Fuel Crisis in Pak, Alarming for Energy Security

In various regions of Pakistan, there has been a recent report of a fuel shortage that has caused inconvenience to many commuters, especially in Punjab. The government has attributed the crisis to hoarding, which has been triggered by speculation of a substantial increase in pump prices. However, despite the shortage, it presents an opportunity to trigger a transformative change and strengthen the country’s energy security for a more secure and stable future.

Currently, there seems to be no actual fuel shortage, as the country has 29 days of diesel and 21 days of petrol reserves available. Nonetheless, the current state is not ideal. Refineries frequently halt operations, and the PSO recently experienced the cancellation of an oil shipment. The root of these difficulties lies in the dwindling foreign exchange reserves, which recently dropped to a nine-year low of under $3 billion, enough to cover less than a month of imports.

Therefore, the recent shortage of fuel, artificial as it may be, serves as a warning of adverse events that may ensue if policymakers fail to intervene, and the business environment continues to deteriorate. The latest episode also underscores the important role regulators must play. Proactive measures should be taken to prevent a crisis from occurring instead of waiting for one to unfold.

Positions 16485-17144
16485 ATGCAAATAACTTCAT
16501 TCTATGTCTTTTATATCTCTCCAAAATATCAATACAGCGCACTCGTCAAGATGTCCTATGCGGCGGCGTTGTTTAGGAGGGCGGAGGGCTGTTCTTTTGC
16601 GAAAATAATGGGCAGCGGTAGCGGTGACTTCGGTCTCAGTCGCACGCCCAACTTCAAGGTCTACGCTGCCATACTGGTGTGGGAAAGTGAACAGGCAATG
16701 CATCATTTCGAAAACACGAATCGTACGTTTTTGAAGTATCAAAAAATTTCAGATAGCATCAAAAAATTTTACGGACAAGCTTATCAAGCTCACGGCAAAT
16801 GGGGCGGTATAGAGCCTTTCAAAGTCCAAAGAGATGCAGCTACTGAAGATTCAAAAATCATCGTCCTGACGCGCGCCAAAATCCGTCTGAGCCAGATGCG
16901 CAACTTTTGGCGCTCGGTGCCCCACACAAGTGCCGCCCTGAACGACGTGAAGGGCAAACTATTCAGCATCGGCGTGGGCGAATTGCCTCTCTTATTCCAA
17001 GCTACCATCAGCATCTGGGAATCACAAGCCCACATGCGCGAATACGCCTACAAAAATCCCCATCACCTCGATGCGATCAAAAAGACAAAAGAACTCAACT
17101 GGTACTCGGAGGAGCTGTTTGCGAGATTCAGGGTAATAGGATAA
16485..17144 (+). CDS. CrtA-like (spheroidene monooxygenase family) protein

It is imperative to ask difficult questions, such as what will occur to fuel supplies if the country’s foreign exchange reserves continue to decline, and how will the petroleum sector function under more stringent restrictions on opening LCs? Additionally, in a catastrophic scenario, what will happen to the petroleum sector if the country experiences bankruptcy, and how will the scarcity of fuel impact the broader economy? These questions require careful examination.

Pakistan relies heavily on imports to meet its requirements for petrol, diesel, and other fuels due to low levels of production from local oil fields. It is imperative that oil exploration and production companies like OGDCL ramp up exploration work and increase their output, which has been declining. The domestic oil that is supplied to local refineries caters to just 20% of the fuel demand.

Policymakers should implement measures to maximize the utilization of local oil refineries, even at times of crisis. This may involve expanding the deferred oil payment facility from Saudi Arabia or entering into government-to-government agreements with other oil-producing nations to diversify and secure sufficient supplies. The recent fuel crisis presents a chance to enhance energy security. By reducing the vulnerability of the local energy market to both internal and external shocks, the country can be made more resilient. This crisis should not be viewed as a waste but as an opportunity to drive positive change.

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